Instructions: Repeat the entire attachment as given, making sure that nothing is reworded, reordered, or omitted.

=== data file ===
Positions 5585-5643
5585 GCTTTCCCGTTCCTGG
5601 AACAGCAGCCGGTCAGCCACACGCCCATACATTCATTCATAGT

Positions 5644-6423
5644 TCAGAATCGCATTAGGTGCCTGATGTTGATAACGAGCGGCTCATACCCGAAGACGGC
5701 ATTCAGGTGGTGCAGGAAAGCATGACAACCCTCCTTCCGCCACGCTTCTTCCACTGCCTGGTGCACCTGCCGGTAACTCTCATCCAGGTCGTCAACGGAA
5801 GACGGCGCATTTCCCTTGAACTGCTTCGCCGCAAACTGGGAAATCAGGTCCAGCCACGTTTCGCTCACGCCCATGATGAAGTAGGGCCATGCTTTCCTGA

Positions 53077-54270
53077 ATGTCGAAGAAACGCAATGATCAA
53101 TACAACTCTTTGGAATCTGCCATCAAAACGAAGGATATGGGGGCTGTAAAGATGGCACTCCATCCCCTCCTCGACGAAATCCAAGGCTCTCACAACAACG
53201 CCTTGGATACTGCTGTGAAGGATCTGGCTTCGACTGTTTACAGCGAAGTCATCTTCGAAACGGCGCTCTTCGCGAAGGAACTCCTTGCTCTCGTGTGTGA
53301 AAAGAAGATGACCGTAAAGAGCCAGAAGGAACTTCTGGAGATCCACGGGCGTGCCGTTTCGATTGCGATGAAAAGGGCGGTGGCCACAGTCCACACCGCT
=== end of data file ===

Positions 5585-5643
5585 GCTTTCCCGTTCCTGG
5601 AACAGCAGCCGGTCAGCCACACGCCCATACATTCATTCATAGT

Positions 5644-6423
5644 TCAGAATCGCATTAGGTGCCTGATGTTGATAACGAGCGGCTCATACCCGAAGACGGC
5701 ATTCAGGTGGTGCAGGAAAGCATGACAACCCTCCTTCCGCCACGCTTCTTCCACTGCCTGGTGCACCTGCCGGTAACTCTCATCCAGGTCGTCAACGGAA
5801 GACGGCGCATTTCCCTTGAACTGCTTCGCCGCAAACTGGGAAATCAGGTCCAGCCACGTTTCGCTCACGCCCATGATGAAGTAGGGCCATGCTTTCCTGA

Positions 53077-54270
53077 ATGTCGAAGAAACGCAATGATCAA
53101 TACAACTCTTTGGAATCTGCCATCAAAACGAAGGATATGGGGGCTGTAAAGATGGCACTCCATCCCCTCCTCGACGAAATCCAAGGCTCTCACAACAACG
53201 CCTTGGATACTGCTGTGAAGGATCTGGCTTCGACTGTTTACAGCGAAGTCATCTTCGAAACGGCGCTCTTCGCGAAGGAACTCCTTGCTCTCGTGTGTGA
53301 AAAGAAGATGACCGTAAAGAGCCAGAAGGAACTTCTGGAGATCCACGGGCGTGCCGTTTCGATTGCGATGAAAAGGGCGGTGGCCACAGTCCACACCGCT